Stephen King Audiobook 'Drunken Fireworks' Fizzles

Stephen King's newest short story was released four months early as an audiobook with a text version to be released in November. Simon & Schuster

"Drunken Fireworks," a Stephen King short story released on Tuesday in audiobook-only format, is either a very bad PSA for amateur fireworking, or a very good one for New England accents. Which is to say both should be avoided, but the latter at all costs.

The author of more than 50 novels, King has long been a fan of platform experimentation. He's collaborated on an artist book with Barbara Kruger, a music video with Michael Jackson and a musical play with John Mellencamp. King was even dabbling in e-books as far back as 2000, when an attempt to publish his novel The Plant in online installments petered out after readers refused to pay for it. "Fireworks," which will be included in King's November short-story collection, The Bazaar of Bad Dreams, is the author's latest foray into audiobook-only releases (the first was in 1999).

Narrated by Tim Sample and clocking in at just 80 minutes, "Fireworks" is presented as a police statement given by dyed-in-the-wool Maine resident Alden McCausland. An unemployed lummox of a man, McCausland spends most of his time getting drunk with his portly mother, and for years, the two have been embroiled in a July 4 fireworks competition with the Massimo family, their wealthy neighbors across the lake. McCausland refers to the feud as the "Great 4th of July Arms Race," which in his voice, sounds more like the Great Fouth of July Ahhhms Race.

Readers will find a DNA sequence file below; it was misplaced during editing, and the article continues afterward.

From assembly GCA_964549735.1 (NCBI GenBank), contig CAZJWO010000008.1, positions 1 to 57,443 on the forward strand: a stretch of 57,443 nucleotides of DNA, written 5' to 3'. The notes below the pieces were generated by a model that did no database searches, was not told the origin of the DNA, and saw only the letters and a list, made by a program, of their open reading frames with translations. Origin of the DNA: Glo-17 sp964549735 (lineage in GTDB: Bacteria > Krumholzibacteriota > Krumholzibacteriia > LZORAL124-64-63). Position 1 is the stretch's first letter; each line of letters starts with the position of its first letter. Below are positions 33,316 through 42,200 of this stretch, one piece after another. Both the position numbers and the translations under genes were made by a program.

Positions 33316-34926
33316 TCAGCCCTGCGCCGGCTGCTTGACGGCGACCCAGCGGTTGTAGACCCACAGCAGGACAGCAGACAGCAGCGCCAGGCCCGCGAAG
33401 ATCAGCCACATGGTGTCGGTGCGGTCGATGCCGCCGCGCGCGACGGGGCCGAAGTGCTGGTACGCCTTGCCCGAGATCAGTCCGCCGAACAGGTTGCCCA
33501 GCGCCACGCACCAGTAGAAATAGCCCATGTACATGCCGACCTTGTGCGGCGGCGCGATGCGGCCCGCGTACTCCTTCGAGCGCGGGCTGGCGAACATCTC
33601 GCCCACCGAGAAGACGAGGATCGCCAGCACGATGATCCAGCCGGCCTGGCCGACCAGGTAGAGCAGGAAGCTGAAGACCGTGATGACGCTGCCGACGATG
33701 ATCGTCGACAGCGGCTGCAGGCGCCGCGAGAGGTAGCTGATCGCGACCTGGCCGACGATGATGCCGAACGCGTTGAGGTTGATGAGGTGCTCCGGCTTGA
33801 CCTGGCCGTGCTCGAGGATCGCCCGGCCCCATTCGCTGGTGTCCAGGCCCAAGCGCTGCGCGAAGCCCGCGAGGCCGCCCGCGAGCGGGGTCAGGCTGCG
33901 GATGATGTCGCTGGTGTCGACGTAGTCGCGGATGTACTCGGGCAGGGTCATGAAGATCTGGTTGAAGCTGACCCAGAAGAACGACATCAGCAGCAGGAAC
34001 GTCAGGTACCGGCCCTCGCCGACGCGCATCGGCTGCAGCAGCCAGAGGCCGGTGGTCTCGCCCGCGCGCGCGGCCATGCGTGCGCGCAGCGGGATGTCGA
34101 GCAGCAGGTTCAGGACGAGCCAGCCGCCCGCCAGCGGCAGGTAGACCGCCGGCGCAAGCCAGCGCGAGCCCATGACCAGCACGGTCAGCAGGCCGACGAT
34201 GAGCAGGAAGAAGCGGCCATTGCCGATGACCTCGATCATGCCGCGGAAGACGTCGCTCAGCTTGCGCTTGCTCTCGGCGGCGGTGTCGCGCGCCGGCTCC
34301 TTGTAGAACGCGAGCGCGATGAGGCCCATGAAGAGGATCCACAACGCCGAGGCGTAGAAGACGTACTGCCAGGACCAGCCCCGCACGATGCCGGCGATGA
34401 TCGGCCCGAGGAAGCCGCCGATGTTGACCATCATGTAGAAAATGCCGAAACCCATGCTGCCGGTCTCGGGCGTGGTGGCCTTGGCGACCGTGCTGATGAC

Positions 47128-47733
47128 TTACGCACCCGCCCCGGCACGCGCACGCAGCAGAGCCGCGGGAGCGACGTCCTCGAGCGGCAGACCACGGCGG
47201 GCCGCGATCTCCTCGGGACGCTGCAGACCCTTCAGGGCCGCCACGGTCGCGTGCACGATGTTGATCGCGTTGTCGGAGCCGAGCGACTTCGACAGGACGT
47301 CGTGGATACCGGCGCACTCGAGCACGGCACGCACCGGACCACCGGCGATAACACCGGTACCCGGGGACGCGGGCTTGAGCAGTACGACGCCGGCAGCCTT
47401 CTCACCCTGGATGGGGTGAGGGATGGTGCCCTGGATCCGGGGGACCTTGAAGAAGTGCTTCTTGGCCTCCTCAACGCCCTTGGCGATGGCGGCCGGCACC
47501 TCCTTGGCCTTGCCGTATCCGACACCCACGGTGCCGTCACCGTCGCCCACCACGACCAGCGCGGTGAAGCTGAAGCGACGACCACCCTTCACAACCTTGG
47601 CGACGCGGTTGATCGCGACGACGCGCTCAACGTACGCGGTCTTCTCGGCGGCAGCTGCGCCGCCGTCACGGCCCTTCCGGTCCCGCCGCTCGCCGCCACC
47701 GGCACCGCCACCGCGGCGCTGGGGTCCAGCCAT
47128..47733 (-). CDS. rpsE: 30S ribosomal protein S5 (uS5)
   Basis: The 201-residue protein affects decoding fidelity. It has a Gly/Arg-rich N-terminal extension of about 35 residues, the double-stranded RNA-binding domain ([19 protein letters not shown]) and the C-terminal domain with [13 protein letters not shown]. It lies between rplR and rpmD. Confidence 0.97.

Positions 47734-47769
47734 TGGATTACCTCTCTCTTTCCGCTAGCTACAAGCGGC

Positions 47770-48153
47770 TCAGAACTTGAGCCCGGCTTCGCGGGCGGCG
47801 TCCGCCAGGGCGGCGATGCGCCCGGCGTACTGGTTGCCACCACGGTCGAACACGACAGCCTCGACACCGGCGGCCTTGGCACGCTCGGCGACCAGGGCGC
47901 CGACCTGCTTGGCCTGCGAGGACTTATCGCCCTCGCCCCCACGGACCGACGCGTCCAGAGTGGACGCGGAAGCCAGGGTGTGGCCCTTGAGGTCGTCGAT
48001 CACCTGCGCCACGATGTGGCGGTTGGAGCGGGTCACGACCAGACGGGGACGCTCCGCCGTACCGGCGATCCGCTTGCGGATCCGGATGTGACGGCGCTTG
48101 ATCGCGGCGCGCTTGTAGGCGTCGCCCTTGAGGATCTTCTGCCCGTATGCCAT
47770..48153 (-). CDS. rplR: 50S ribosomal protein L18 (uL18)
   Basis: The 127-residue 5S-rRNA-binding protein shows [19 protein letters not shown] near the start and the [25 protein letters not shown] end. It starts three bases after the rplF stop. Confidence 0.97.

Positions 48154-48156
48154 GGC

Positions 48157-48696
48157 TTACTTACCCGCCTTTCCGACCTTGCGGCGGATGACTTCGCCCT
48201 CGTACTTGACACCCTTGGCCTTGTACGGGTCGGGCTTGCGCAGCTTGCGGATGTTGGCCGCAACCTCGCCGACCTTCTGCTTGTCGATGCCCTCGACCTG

From the jump, "Fireworks" is lackluster. The combination of Sample's renowned Maine accent—sparklers give off stahhhbuhsts whose colors are gahhhgeous—and McCausland's brash personality should have made this a natural audiobook adaptation. Instead, the accent is intensely distracting, as are the awkward and unnecessary detours into prejudice. McCausland and his mother waste few opportunities to refer to the Italian Massimos as "Itais" or "dagos," and it's not clear whether their assumption that the Massimo patriarch is involved with the mob is based on reality or stereotyping.

"Fireworks" is also minimally compelling as a narrative. While the ramping up of the recreational arms race lends the story a certain inherent rising action, it also sets King up for an anticlimactic finish that he does little to combat. At $1.99, that would be inoffensively disappointing. But for $9.95, it feels more like a ripoff.

Not that this format is particularly significant. While audiobooks are growing in popularity—more than 25,000 titles were released last year, compared with 3,430 in 2004—a 2014 Pew study found that just 14 percent of American adults had listened to one in the past 12 months. That compares with 69 percent of adults who had read a book in print and 28 percent who had read an e-book.

King's unparalleled success has always given him a certain freedom, and if there was ever a time to throw shit at the wall, this is it. Season three of CBS's adaptation of Under the Dome premiered last week and 11/22/63, which earned King his first-ever spot on The New York Times's Top 10 books list in 2011, is also headed for television. His 1978 tome The Stand is being turned into four movies (starring Matthew McConaughey), with the possibility of an eight-part corollary Showtime miniseries. And most recently, King's Mr. Mercedes and Finders Keepers, the first two books in a planned trilogy, have been praised by fans as a return to his thriller roots. Even by his standards, King has been killing it lately.

But while The Bazaar of Bad Dreams' place in the King canon has yet to be determined, "Drunken Fireworks" is a disappointing sneak peek. A tale of patriotic macho rivalry gone awry, "Fireworks" could almost be a commentary on American exceptionalism, or the nuclear arms race, or the military industrial complex. It may very well be. But whatever profundity King might have intended for his inaugural audiobook exclusive is hard to find amid the story's humdrum execution. Or rather, it's hahhhd.

Correction: An earlier version of this story inaccurately stated that "Drunken Fireworks" was King's first audiobook-only release. Blood and Smoke, an audiobook that included three short stories read by King, was released in 1999.